For the third year in a row, Kerala is the best-governed State in the country, according to the Public Affairs Index (PAI) 2018 announced by think tank Public Affairs Centre (PAC).

"Kerala has topped the Public Affairs Index (PAI) for 2018 as the best-governed State for the third consecutive year since 2016 among large states," said Bengaluru-based PAC on Saturday (21 July).

Issued annually since 2016, the index measures governance performance in the States through a data-based framework, ranked them on social and economic development that they can afford.

Tamil Nadu, Telangana, Karnataka and Gujarat followed Kerala among the top five states achieved good governance, according to the report.

Madhya Pradesh, Jharkhand and Bihar ranked the lowest on the PAI, showing higher social and economic inequalities in the States.

“Public Affairs Index (PAI) is a data driven platform to rank the 30 States of India from the lens of governance. While it is a complex task to rank the Indian states which are economically, culturally and socially so diverse, Public Affairs Centre (PAC) has developed PAI as a unique statistical tool to evaluate the performance of governance in the States. PAI is largely based on secondary data and has been extracted from Union Government Ministries and Departments,” PAC said.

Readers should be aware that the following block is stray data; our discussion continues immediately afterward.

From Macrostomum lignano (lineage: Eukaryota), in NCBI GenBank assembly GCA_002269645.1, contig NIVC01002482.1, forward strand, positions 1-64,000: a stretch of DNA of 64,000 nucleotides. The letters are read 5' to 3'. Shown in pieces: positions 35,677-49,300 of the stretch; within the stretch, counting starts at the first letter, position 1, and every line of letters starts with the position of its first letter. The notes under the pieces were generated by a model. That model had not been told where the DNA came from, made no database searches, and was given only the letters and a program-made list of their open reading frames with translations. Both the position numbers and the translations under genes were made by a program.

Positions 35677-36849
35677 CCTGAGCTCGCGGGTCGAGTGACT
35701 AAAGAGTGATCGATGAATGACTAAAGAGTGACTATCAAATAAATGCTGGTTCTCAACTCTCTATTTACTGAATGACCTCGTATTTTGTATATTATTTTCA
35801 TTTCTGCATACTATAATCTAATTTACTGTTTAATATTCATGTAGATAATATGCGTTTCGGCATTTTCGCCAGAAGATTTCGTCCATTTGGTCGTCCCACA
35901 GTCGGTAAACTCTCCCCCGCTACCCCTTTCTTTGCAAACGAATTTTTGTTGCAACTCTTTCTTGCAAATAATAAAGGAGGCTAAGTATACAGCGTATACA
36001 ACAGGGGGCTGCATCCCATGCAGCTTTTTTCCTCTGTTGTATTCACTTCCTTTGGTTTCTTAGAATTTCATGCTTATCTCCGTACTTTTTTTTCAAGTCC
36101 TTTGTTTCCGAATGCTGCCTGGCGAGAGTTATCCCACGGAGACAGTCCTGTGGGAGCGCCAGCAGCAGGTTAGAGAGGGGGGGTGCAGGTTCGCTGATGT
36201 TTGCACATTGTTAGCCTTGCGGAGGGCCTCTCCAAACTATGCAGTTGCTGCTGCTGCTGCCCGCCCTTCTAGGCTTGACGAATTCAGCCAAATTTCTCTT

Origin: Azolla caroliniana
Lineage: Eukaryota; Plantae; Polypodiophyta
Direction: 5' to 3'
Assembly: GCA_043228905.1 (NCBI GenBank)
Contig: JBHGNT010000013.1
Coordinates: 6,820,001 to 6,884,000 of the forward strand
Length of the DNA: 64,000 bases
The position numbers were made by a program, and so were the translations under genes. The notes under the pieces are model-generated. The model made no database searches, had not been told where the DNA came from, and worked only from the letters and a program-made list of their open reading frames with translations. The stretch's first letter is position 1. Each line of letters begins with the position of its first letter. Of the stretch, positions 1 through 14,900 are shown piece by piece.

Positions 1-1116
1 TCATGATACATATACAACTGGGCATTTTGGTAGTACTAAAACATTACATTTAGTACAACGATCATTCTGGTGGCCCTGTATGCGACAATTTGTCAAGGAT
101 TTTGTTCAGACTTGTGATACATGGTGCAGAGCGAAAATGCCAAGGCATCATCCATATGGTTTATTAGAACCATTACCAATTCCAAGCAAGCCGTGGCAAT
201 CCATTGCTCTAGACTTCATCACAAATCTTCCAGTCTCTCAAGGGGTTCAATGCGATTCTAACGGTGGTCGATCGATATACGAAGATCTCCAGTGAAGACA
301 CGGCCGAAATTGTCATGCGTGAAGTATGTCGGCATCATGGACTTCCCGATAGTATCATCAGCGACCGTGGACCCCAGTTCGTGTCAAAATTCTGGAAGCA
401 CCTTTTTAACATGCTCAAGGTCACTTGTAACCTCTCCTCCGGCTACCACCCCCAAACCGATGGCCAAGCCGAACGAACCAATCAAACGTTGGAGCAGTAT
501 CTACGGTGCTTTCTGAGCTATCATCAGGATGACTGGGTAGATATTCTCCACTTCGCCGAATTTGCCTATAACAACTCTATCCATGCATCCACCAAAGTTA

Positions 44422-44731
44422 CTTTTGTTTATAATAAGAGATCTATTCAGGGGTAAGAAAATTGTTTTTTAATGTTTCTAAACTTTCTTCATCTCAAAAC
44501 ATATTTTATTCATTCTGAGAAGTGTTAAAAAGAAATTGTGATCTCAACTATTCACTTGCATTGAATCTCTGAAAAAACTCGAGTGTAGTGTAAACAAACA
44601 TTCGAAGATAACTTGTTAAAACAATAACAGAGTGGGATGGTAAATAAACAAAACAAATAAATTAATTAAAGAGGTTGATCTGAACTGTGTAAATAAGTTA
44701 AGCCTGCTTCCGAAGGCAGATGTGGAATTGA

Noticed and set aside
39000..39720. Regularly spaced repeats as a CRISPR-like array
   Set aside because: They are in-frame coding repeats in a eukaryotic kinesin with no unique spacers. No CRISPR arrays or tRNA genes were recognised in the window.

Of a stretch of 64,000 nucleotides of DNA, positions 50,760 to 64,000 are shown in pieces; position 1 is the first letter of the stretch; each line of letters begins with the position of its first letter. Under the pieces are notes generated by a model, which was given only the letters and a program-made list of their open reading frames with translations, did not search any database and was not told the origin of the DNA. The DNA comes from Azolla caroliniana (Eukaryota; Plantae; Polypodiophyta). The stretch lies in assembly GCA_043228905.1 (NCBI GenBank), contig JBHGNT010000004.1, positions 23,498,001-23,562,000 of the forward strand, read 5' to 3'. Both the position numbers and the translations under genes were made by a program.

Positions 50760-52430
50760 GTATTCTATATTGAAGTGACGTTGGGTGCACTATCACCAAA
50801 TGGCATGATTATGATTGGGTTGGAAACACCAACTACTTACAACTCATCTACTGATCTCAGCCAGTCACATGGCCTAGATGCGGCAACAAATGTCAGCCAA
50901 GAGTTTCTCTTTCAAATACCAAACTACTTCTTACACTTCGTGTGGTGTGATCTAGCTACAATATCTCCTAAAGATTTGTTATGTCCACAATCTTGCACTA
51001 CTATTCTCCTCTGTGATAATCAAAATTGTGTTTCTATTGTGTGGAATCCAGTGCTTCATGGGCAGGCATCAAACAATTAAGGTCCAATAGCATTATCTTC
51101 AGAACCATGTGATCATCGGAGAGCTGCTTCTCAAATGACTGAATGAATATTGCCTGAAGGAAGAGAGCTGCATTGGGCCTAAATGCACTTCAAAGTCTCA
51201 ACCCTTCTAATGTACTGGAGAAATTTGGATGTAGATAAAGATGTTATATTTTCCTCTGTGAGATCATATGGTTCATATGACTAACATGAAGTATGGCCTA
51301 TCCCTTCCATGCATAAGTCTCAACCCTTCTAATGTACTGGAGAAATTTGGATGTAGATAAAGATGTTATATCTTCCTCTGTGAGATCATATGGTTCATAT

Among smaller states where the population is less than two crores, Himachal Pradesh topped the list, followed by Goa, Mizoram, Sikkim and Tripura which numbered among the best five states with good governance. Nagaland, Manipur and Meghalaya were listed at the bottom of the index among small states.

The think tank has undertaken the study across all the Indian states considering them across 10 themes such as essential infrastructure, support to human development, social protection, women and children as well as law and order.

For this ranking, the states were divided into two categories, large and small by their population. States including more than two crore population were considered as larger states.

A total of 30 essential subjects and 100 indicators were measured to derive the PAI, relying solely upon government data. The PAC told it was not keen to access private data sources that may be interpreted as "biased".